Current emission pledges will raise temperature 3.5 degrees Celsius
(12/06/2011) New research announced at the 17th UN Climate Summit in Durban, South Africa finds that under current pledges for reducing emissions the global temperature will rise by 3.5 degrees Celsius (6.3 degrees Fahrenheit) from historic levels, reports the AFP. This is nearly double world nations' pledge to keep warming below 2 degrees Celsius (3.6 degrees Fahrenheit). The report flies in the face of recent arguments by the U.S. and others at Durban that current pledges are adequate through 2020.
At least 74 percent of current warming caused by us
(12/05/2011) A new methodology to tease out how much current climate change is linked to human activities has added to the consensus that behind global warming is us. The study, published in Nature Geoscience found that humans have caused at least three-quarters (74 percent) of current warming, while also determining that warming has actually been slowed down by atmospheric aerosols, including some pollutants, which reflect sunlight back into space.
Yellowstone burning: big fires to hit world's first national park annually by 2050
(07/25/2011) An icon of conservation and wilderness worldwide, Yellowstone National Park could see its ecosystem flip due to increased big fires from climate change warn experts in a new study in the Proceedings of the National Academy of Science (PNAS). A sudden increase in large fires—defined as over 200 hectares (500 acres)—by mid-century could shift the Yellowstone ecosystem from largely mature conifer forests to younger forests with open shrub and grasslands.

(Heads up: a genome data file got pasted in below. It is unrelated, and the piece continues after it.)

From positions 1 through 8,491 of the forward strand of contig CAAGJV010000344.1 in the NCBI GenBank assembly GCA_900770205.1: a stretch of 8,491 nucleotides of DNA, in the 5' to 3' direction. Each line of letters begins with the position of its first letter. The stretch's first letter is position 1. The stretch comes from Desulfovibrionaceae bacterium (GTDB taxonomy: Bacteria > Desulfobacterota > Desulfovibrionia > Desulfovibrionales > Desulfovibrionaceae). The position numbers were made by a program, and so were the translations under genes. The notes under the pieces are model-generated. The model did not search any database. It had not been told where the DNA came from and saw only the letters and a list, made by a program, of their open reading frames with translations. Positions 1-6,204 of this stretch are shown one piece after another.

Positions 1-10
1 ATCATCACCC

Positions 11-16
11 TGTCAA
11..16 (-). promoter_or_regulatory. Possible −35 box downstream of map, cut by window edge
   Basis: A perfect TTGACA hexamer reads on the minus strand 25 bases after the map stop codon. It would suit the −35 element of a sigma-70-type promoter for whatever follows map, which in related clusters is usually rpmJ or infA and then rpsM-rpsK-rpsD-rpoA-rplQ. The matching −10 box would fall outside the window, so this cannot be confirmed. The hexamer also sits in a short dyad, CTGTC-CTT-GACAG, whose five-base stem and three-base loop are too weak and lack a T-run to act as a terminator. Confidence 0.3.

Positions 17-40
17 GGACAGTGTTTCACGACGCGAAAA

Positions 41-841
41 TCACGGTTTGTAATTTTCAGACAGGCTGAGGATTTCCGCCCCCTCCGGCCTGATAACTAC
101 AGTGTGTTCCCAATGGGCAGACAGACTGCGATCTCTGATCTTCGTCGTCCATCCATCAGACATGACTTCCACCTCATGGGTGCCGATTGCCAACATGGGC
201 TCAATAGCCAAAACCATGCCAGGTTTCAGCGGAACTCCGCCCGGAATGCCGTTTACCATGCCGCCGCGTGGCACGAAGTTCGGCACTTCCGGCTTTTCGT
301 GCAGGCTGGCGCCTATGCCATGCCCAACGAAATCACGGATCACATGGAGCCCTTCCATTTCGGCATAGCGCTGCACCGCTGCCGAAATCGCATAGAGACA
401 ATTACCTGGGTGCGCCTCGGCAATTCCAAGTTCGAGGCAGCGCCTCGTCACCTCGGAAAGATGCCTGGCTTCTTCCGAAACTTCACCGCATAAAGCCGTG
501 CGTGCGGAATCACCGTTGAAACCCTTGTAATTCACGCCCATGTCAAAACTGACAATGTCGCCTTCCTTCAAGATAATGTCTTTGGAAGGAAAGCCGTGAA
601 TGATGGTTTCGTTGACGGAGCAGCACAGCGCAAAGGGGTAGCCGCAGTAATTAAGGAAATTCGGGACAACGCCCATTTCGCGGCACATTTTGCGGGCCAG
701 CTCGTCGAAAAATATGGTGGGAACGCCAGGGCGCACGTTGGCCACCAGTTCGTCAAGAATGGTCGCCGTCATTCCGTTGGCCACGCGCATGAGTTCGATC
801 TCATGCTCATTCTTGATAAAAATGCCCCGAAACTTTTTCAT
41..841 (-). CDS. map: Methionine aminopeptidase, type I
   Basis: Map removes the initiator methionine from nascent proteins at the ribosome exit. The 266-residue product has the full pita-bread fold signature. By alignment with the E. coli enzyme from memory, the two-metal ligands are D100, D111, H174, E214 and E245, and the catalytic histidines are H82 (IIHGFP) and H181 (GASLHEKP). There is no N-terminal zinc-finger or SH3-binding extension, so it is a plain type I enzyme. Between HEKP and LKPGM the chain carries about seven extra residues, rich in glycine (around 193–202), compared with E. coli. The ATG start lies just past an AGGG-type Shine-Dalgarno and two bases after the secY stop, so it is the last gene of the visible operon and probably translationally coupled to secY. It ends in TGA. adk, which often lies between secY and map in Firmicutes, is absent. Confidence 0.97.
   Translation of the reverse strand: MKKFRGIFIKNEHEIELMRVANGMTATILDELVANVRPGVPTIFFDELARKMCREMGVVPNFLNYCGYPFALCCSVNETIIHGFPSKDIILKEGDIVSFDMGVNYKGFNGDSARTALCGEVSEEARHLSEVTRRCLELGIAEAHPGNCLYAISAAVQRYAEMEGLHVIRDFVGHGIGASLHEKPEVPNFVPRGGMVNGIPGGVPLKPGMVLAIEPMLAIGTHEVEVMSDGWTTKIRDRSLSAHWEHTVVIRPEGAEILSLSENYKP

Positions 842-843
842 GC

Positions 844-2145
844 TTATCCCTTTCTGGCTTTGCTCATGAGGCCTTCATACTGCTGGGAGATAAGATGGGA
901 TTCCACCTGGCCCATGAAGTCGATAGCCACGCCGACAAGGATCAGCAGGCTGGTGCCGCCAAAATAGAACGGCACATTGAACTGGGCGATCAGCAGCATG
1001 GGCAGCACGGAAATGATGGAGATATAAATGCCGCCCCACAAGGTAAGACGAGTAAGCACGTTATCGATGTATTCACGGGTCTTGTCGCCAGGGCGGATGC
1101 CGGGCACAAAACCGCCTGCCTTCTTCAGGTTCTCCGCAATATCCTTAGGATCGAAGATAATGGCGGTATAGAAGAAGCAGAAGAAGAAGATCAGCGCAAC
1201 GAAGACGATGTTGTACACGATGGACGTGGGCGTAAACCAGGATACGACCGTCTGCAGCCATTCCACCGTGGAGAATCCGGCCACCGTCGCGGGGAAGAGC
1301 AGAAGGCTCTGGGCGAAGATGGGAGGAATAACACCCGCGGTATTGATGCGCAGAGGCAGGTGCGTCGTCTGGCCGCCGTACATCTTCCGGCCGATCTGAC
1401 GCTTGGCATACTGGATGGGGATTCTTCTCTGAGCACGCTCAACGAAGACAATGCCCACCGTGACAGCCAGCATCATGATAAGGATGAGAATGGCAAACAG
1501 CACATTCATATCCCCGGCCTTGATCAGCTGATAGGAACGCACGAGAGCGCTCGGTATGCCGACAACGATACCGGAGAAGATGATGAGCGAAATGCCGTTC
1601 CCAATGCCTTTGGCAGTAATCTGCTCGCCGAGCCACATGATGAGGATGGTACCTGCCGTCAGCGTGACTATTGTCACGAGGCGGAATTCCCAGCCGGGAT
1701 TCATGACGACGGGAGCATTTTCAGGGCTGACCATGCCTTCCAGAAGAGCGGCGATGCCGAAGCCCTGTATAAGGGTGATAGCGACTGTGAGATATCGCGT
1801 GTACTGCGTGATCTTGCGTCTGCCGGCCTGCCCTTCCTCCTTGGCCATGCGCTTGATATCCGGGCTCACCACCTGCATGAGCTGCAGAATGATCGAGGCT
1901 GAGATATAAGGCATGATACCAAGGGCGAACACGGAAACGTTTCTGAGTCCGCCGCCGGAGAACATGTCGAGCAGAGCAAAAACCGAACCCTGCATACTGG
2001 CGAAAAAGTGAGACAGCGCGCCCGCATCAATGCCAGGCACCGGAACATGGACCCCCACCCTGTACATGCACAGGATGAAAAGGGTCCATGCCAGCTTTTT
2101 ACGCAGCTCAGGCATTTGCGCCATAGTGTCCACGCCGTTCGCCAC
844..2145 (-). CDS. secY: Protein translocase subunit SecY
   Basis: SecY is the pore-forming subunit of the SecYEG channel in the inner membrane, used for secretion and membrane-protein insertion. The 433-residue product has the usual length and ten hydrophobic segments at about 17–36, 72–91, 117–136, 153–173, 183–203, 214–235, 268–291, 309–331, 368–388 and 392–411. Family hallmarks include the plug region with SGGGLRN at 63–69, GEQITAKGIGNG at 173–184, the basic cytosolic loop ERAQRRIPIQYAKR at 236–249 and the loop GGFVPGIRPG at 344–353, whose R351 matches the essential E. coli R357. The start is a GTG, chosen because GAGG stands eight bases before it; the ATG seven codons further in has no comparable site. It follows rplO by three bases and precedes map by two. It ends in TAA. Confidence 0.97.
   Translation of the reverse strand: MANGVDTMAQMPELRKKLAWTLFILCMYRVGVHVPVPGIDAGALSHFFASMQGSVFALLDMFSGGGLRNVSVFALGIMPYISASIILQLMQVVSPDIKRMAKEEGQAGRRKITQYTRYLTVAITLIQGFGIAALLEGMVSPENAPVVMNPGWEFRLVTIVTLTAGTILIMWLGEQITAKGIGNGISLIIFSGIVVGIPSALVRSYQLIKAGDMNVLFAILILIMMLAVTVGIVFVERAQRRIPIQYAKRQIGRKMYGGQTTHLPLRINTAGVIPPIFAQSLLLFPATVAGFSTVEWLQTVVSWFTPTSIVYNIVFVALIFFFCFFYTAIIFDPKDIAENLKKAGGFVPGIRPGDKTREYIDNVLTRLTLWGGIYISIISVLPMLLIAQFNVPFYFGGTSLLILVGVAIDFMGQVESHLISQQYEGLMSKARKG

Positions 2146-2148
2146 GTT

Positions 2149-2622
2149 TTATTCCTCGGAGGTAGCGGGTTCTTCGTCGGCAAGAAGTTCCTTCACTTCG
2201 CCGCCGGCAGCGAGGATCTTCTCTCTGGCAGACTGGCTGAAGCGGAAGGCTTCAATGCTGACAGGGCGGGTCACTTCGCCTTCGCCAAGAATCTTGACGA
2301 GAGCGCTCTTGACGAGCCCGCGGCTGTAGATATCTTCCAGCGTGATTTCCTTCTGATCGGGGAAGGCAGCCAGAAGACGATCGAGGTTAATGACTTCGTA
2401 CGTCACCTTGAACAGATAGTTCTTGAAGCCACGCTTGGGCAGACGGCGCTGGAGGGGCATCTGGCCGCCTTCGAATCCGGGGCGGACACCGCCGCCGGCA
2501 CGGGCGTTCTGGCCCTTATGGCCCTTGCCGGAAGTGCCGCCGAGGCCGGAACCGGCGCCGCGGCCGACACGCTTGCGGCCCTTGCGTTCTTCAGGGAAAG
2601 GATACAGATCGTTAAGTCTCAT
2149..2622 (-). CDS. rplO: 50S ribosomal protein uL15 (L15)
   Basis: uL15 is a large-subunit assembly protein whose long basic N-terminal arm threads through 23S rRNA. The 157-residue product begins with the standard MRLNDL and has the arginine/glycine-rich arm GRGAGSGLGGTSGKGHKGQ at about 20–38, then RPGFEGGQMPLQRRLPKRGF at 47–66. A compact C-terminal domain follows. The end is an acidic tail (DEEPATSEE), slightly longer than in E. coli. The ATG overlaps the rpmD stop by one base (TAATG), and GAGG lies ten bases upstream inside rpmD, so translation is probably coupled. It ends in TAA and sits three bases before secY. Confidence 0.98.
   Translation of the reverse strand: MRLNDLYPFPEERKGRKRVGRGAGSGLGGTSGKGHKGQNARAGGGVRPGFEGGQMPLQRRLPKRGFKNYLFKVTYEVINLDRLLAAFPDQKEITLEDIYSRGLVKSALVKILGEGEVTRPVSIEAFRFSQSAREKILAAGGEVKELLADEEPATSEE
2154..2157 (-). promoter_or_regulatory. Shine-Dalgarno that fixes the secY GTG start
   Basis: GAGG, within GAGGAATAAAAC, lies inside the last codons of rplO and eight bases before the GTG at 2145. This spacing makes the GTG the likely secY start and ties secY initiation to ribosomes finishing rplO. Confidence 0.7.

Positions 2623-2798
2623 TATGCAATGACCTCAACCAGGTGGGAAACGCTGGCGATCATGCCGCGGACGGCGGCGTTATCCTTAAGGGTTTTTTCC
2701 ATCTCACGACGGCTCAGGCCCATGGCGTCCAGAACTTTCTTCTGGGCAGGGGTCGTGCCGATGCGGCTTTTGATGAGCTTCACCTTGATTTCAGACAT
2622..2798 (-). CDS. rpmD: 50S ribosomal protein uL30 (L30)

Climate change and deforestation pose risk to Amazon rainforest
(05/20/2011) Deforestation and climate change will likely decimate much of the Amazon rainforest, says a new study by Brazil’s National Institute for Space Research (INPE) and the UK's Met Office Hadley Centre. Climate change and widespread deforestation is expected to cause warmer and drier conditions overall, reducing the resistance of the rainforest ecosystem to natural and human-caused stressors while increasing the frequency of extreme rainfall events and droughts by the end of this century. While climate models show that higher temperatures resulting from global climate change will threaten the resilience of the Amazon, current deforestation is an immediate concern to the rainforest ecosystem and is likely driving regional changes in climate.
Are US floods, fires linked to climate change?
(04/28/2011) The short answer to the question of whether or not on-going floods in the US Midwest and fires in Texas are linked to a warming Earth is: maybe. The long answer, however, is that while it is difficult—some argue impossible—for scientists to link a single extreme weather event to climate change, climate models have long shown that extreme weather events will both intensify and become more frequent as the world continues to heat up. In other words, the probability of such extreme events increases along with global average temperature.
Birnam Wood in the 21st Century: northern forest invading Arctic tundra as world warms